We know that death is an inevitable part of life, yet we prefer to not talk about it. But according to British psychotherapist Julia Samuel, who has been providing mourning counseling for more than 25 years, we’re shortchanging ourselves by doing that.
Do you think that society as a whole is not paying enough attention to death?
“For a long time, death could take you at any given moment: women died in childbirth, the most horrible diseases that we had no cure for took their toll. Death was a big part of everyday life. Now it’s mainly tucked away in hospitals. If someone gets ill, they count on their doctor to make them better again. We live longer and healthier lives, and think, deep in our hearts, that we can outsmart death. Until we die or someone close to us dies and it turns out that we have nothing to say about it at all. Death—and the mourning process after the death of a loved one—is the ultimate loss of control and we find that very difficult nowadays. So, yes, I think we are not paying enough attention to death and are therefore less comfortable with it than before.”
How can you prepare for death and for mourning?
“There are few certainties in life, but none as irrevocable as the fact that you will have to deal with death and mourning. Despite all the medicines and knowledge that we have now, we all end up dead. So you had better be prepared for that. You can do that by talking about death with your loved ones, whether they are dying or not. Ask your partner, family members and your good friends if they are afraid of it, what they imagine, what they want done with their bodies after their death, what music they would like to have at their funeral. Emotions often run high around death, and you often don’t know what to do, and then feel guilty about it later on. You can prevent that if you know what the deceased wanted.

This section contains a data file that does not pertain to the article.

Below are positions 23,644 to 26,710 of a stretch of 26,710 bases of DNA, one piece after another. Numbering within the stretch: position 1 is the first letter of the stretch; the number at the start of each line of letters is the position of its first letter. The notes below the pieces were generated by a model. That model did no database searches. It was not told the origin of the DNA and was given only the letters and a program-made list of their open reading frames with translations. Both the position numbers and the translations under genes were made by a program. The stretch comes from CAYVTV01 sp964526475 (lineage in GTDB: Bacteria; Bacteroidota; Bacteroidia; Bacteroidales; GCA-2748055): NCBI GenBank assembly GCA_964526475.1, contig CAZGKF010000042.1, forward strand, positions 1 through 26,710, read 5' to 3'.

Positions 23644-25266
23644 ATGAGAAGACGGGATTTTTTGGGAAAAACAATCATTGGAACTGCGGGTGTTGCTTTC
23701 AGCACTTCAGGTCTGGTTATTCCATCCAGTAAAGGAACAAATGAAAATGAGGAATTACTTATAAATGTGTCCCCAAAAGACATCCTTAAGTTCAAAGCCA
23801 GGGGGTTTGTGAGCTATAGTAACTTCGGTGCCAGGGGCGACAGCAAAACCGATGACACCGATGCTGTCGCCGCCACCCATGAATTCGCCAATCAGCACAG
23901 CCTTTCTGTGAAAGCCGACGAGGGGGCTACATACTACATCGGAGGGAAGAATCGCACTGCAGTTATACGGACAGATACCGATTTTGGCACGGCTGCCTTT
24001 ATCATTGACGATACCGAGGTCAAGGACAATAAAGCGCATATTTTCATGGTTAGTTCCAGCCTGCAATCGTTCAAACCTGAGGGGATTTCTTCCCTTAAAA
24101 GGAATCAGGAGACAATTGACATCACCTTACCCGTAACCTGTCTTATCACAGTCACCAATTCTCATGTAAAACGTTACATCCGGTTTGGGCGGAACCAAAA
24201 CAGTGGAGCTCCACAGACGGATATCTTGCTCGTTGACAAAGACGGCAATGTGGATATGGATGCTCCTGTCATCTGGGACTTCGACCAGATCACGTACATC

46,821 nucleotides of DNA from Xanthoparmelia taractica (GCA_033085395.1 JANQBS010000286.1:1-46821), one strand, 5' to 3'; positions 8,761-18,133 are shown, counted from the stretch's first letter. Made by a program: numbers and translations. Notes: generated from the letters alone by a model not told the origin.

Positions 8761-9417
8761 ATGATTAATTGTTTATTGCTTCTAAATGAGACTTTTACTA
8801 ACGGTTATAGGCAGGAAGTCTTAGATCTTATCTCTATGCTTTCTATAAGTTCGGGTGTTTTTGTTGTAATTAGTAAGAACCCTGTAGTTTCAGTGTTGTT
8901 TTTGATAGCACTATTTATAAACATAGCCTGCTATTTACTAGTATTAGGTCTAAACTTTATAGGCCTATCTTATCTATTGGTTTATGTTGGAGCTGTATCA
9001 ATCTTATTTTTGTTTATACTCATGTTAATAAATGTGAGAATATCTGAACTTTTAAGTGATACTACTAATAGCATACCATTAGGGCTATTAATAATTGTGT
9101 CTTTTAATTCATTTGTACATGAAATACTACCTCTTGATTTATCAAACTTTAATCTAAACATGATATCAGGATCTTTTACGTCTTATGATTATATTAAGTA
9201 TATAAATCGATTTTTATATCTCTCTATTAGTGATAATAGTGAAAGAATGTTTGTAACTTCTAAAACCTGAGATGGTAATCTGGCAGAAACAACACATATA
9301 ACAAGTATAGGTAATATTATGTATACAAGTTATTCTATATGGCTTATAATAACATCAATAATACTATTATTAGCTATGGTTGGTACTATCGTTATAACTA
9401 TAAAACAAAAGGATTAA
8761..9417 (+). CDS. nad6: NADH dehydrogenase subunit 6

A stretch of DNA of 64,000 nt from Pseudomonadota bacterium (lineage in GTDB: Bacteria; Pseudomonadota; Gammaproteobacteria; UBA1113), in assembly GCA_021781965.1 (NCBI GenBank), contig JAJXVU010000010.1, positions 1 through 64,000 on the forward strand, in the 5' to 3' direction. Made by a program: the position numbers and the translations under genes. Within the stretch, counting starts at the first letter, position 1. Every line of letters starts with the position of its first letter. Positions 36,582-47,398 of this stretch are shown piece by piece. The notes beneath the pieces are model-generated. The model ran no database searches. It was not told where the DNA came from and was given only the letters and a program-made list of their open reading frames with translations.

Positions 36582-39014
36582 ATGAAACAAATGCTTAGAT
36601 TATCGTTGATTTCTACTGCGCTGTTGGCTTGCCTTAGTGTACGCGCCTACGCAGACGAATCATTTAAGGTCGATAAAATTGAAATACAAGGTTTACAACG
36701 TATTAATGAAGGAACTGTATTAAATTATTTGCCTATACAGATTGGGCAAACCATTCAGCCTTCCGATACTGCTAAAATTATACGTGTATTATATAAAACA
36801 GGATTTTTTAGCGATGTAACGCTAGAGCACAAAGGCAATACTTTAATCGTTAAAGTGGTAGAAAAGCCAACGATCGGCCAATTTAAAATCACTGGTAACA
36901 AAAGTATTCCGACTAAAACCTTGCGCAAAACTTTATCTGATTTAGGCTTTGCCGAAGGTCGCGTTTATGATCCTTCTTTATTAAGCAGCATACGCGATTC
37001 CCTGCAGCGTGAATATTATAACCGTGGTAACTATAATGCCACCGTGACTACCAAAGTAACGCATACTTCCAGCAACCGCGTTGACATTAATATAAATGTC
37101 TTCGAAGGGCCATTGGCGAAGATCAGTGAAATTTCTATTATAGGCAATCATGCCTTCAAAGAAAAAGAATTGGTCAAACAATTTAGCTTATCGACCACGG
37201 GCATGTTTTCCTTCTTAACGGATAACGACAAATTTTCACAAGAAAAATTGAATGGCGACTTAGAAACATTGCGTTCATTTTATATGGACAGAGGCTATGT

When my mother died, she was old and she had lived a beautiful life. But she absolutely did not want to talk about her death. The only thing I managed to persuade her to do in her last months was to write down her wishes for her funeral. I come from a family of five children, all people with strong opinions of their own. It would have been a nightmare if we would have had to organize her funeral. Now we had that list and we knew that everything went as she wished. In this way we could use our energy, instead of having to argue with each other, to actively get started with the processing of the loss, with mourning.”
- Read the full interview with Julia Samuel in Issue 29.
Text Liddie Austin Illustration Valesca van Waveren